The Court unanimously rejected the challenge to the validity of pt 13. The joint judgment (French CJ, Kiefel, Bell and Keane JJ) held that the applicant’s construction of pt 13 was an implausible reading of pt 13: the ordinary meaning of the clauses in pt 13 operated to deem as valid acts done before 15 April 2015 if those acts adversely affected the efficacy but not the probity of official functions, and in this sense, simply operated to amend s 8(2) (see at [11]–[12]). Rather, Part 13 operates to declare the legal position of ICAC’s investigative powers, and as a result of that the report into the applicant’s conduct became ‘cognisable as a matter of law’ as a report into corrupt conduct in accordance with the ICAC Act (see at [13]–[14]). In widening the meaning of ‘corrupt conduct’, pt 13 widened ICAC’s investigative jurisdiction and validated its actions (at [15]). The joint judgment also rejected the Kable argument (that a State law cannot confer upon a State court a power or function which substantially impairs the court’s institutional integrity to make it incompatible with the Court’s role as a repository of federal jurisdiction) holding that pt 13, by attaching new legal consequences to acts done, conferred a grant of jurisdiction, rather than any direction as to the manner or outcome of the exercise of that jurisdiction (see at [22]–[25]). It also did not purport to confer any power or function upon a court, and does not direct a court to treat as valid something that the legislature has left invalid (see [27]). The joint judges also rejected the Kirk argument (that a legislature may not intrude upon a State Court’s supervisory jurisdiction over administrative agencies and lower courts) because pt 13 did not withdraw any jurisdiction from the NSW Supreme Court, and instead simply alters the substantive law to be applied by that court (see [29]). The joint judges also rejected an alternative claim that pt 13 was incompatible with ch III of the Constitution and could not apply to the NSWCA proceedings because those proceedings engaged that court’s federal jurisdiction, on the basis that even if pt 13 were a law of the Commonwealth it would not be inconsistent with ch III (see [30]–[31]).

Gageler J agreed with the orders of the joint judgment, rejecting the applicant’s argument that cl 35 attaches new legal consequences to an act of ICAC while accepting that the act remains invalid, and holding that cl 35 ‘does no more’ than provide that ICAC’s authority extends to include the authority to have done the historical acts which, but for the amendments, would have been in excess of power: [41]–[42]. Nettle and Gordon JJ agreed with the reasons of the joint judgment, but would have preferred to not characterise pt 13 as effecting a change in the law, but rather as creating a ‘new or different legal regime’ within which the concept of corrupt conduct is ‘taken to be expanded’ to cover conduct that went to the efficacy but not probity of official functions (at [46]).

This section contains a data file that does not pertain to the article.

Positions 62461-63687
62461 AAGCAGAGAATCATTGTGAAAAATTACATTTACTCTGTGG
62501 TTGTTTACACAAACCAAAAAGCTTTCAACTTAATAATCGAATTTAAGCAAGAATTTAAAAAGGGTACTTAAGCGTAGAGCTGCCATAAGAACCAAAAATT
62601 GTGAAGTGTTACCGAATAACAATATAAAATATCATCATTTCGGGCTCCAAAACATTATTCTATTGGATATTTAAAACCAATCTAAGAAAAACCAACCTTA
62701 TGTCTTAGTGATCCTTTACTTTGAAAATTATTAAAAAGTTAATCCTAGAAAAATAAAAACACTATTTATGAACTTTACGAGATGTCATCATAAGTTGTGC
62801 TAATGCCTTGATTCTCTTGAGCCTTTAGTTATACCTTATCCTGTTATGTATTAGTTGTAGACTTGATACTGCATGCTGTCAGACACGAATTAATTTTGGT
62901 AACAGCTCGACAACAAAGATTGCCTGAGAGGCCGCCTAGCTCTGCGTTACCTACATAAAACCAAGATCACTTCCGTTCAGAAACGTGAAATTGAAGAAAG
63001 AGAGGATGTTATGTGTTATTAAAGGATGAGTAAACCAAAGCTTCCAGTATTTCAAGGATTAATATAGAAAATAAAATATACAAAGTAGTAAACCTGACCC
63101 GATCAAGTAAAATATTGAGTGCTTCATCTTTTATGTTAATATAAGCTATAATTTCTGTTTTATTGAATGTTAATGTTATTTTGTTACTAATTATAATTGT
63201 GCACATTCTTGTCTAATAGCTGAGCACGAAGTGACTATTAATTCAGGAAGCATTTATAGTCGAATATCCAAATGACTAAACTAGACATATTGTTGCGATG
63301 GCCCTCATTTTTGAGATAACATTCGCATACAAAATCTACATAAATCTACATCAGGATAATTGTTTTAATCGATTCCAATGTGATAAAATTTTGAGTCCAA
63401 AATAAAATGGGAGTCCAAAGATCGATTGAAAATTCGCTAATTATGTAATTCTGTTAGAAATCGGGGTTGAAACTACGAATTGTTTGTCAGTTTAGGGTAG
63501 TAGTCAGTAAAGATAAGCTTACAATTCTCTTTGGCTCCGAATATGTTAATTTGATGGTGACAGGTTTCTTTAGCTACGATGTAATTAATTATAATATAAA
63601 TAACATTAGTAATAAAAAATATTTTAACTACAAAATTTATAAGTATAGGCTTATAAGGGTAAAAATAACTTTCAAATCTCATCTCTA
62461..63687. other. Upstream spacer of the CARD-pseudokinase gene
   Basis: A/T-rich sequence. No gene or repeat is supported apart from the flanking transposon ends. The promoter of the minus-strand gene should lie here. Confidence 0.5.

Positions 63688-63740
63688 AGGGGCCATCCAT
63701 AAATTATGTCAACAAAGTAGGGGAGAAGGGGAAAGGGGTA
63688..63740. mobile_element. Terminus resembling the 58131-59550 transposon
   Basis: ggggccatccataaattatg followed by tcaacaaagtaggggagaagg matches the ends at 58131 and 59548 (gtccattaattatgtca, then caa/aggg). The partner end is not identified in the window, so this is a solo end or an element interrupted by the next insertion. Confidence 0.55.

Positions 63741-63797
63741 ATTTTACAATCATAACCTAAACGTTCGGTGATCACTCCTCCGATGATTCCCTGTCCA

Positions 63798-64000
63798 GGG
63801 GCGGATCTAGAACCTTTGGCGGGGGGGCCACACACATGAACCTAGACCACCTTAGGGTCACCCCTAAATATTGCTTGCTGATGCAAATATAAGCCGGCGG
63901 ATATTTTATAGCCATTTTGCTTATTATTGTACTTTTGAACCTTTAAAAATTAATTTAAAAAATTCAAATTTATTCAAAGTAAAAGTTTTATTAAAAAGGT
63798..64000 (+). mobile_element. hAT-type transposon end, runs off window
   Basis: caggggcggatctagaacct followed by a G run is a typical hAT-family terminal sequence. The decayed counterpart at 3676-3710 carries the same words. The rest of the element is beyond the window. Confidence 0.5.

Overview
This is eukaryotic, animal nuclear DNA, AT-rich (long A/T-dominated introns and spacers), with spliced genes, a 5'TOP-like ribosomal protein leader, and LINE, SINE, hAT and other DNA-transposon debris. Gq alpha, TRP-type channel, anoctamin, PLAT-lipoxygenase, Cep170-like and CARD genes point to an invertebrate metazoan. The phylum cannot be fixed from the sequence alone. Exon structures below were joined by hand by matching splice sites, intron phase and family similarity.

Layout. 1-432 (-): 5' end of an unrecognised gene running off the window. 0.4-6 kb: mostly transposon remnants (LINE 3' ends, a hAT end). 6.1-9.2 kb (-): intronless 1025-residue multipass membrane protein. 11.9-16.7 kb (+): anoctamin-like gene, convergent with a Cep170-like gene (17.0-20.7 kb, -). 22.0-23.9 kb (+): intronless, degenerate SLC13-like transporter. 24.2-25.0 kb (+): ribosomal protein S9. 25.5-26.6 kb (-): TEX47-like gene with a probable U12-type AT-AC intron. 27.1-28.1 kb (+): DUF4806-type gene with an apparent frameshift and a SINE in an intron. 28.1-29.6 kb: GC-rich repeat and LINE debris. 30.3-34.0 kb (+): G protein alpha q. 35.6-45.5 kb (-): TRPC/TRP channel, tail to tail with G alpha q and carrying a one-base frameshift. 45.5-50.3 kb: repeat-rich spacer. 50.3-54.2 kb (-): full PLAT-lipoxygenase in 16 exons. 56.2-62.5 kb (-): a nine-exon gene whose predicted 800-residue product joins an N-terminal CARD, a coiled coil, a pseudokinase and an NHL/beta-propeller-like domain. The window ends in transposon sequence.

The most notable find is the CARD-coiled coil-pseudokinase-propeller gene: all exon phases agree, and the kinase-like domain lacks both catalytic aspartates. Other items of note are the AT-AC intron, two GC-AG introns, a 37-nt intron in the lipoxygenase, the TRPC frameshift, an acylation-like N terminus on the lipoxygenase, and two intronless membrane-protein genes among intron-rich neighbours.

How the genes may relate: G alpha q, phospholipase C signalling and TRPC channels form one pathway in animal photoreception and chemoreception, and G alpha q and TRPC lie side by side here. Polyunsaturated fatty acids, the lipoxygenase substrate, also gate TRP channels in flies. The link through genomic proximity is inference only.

High Court Judgment [2015] HCA 32  9 September 2015
Result  Appeal dismissed
High Court Documents Duncan v ICAC
Full Court Hearing [2015] HCATrans 170  5 August 2015
Application for Removal [2015] HCATrans 131 25 May 2015
Summons for Expedition [2015] HCATrans 124 19 May 2015
Judgment, NSWSC [2014] NSWSC 1018 29 July 2014
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About Martin Clark

Martin Clark is a PhD Candidate and Judge Dame Rosalyn Higgins Scholar at the London School of Economics and Political Science and Research Fellow at Melbourne Law School. He holds honours degrees in law, history and philosophy from the University of Melbourne, and an MPhil in Law from MLS. While at MLS, he worked as a researcher for several senior faculty members, was a 2012 Editor of the Melbourne Journal of International Law, tutor at MLS and various colleges, a Jessie Legatt Scholar, and attended the Center for Transnational Legal Studies Program.